Comedy comes in many shapes and sizes and what is funny to one person may well not be to another.
However, occasionally a comedy film comes along that can cross-boundaries and bring people together with public displays of reaction seldom seen at other film genres. These gems of wit and hilarity are few and far between in the independent film sector, and even rarer when it comes to the select European films that are lucky enough to gain distribution in the UK.
I haven’t ever laughed that much during a film in my life
So, it may come as a surprise that the funniest film of this year, and for me, of a lifetime, is released this week and it also happens to be German.
Toni Erdmann finds humour in something that most people can identify with – embarrassing parents. Either as a child walking five paces behind, head down, exuding detachment; an adult struggling to renegotiate the relationship; or as a parent realising your embarrassing traits and potentially embracing them – this situation will surely strike a chord with many of us.
Father and daughter, Winfried and Ines are poles apart. They live distant detached lives and when Winfried decides to remedy the situation, he approaches it in the best way he knows how, in comedy disguise.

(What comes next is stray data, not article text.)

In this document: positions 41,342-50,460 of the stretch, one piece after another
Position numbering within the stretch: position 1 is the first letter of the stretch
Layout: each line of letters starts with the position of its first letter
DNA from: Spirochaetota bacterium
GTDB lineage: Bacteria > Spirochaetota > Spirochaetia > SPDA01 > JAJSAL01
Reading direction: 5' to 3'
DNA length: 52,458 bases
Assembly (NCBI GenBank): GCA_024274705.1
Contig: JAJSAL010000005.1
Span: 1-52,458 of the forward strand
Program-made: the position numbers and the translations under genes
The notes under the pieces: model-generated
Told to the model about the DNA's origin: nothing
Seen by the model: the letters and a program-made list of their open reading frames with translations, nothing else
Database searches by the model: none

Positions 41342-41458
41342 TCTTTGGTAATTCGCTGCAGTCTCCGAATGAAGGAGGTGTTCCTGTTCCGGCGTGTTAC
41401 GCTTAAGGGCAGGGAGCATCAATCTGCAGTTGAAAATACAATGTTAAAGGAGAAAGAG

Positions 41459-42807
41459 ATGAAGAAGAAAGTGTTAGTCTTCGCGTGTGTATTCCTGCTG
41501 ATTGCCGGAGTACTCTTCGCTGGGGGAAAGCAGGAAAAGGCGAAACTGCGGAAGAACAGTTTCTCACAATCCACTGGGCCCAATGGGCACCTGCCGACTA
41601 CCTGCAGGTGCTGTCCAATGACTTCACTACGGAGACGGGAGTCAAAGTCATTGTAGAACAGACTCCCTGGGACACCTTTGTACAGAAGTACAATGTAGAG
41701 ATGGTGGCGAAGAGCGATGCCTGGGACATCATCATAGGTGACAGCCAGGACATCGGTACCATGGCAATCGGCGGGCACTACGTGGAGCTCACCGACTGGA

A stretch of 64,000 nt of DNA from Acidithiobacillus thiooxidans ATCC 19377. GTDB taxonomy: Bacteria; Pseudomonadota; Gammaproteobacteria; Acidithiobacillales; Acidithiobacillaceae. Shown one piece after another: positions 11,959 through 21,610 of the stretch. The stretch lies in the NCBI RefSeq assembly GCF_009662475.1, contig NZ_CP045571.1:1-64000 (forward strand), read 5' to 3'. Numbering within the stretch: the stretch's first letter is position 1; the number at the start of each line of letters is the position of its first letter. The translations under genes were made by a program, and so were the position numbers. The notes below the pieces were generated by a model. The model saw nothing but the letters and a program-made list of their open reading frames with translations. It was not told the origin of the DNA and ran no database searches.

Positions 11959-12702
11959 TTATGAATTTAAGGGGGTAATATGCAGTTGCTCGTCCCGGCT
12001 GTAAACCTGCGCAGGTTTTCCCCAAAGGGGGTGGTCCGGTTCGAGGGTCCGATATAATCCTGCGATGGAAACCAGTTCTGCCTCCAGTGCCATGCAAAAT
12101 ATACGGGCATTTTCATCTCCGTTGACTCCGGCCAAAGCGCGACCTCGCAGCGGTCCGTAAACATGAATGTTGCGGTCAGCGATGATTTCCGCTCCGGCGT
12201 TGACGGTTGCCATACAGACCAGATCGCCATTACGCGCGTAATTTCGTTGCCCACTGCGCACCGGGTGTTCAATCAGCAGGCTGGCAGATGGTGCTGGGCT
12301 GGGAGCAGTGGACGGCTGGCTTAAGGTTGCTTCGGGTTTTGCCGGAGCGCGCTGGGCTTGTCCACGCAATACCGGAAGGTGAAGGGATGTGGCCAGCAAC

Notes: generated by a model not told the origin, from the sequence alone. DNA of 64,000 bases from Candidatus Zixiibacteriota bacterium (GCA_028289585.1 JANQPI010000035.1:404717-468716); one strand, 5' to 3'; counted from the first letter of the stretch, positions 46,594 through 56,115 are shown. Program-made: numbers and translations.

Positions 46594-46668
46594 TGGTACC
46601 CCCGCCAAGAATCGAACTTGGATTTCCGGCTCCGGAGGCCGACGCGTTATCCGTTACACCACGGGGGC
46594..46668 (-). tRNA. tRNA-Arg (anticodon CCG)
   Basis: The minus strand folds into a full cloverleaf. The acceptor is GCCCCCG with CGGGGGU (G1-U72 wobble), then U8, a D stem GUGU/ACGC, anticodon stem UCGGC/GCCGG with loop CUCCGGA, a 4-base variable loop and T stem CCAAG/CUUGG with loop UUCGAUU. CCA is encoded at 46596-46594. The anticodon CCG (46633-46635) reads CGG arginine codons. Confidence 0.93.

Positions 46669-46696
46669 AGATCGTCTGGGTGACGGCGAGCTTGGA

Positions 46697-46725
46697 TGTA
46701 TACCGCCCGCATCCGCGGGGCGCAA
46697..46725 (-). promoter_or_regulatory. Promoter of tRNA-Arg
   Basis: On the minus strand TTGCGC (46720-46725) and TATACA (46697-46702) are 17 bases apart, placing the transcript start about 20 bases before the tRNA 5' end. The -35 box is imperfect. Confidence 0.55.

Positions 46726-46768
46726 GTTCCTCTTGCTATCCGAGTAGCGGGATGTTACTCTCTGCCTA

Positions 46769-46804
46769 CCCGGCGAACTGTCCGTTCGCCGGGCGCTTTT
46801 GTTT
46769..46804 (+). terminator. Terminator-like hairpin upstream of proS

Ines is, of course, shocked and she is also far from amused at her father’s intrusion into her high-pressure business executive lifestyle. She is determined, serious and rather uptight andwho has perhaps ended up this way in response to her zany father’s influence. Despite the obscure occurrences that take place in this wonderful tale of familial frustration, joke shop props, absurd outfits and cringe-worthy encounters, at its core this film is about acceptance.
It’s about learning to accept your roots, your family, their needs and life choices and finding that sometimes you can just laugh at it all.
Winning prizes across Europe, Maren Ade’s film has absolutely stellar timing and brilliant performances from Sandra Huller and Peter Simonischek.
When it premiered at Cannes Film Festival in 2016, audiences were laughing so loudly that sometimes the film was almost drowned out. I was barely able to contain my joy and haven’t ever laughed that much during a film in my life.
As Toni Erdmann is now up for a much-deserved Oscar, I can only hope that it is awarded and that a new wave of European comedy is formed. Perhaps the language of humour can go some way to bring people together in times of trouble.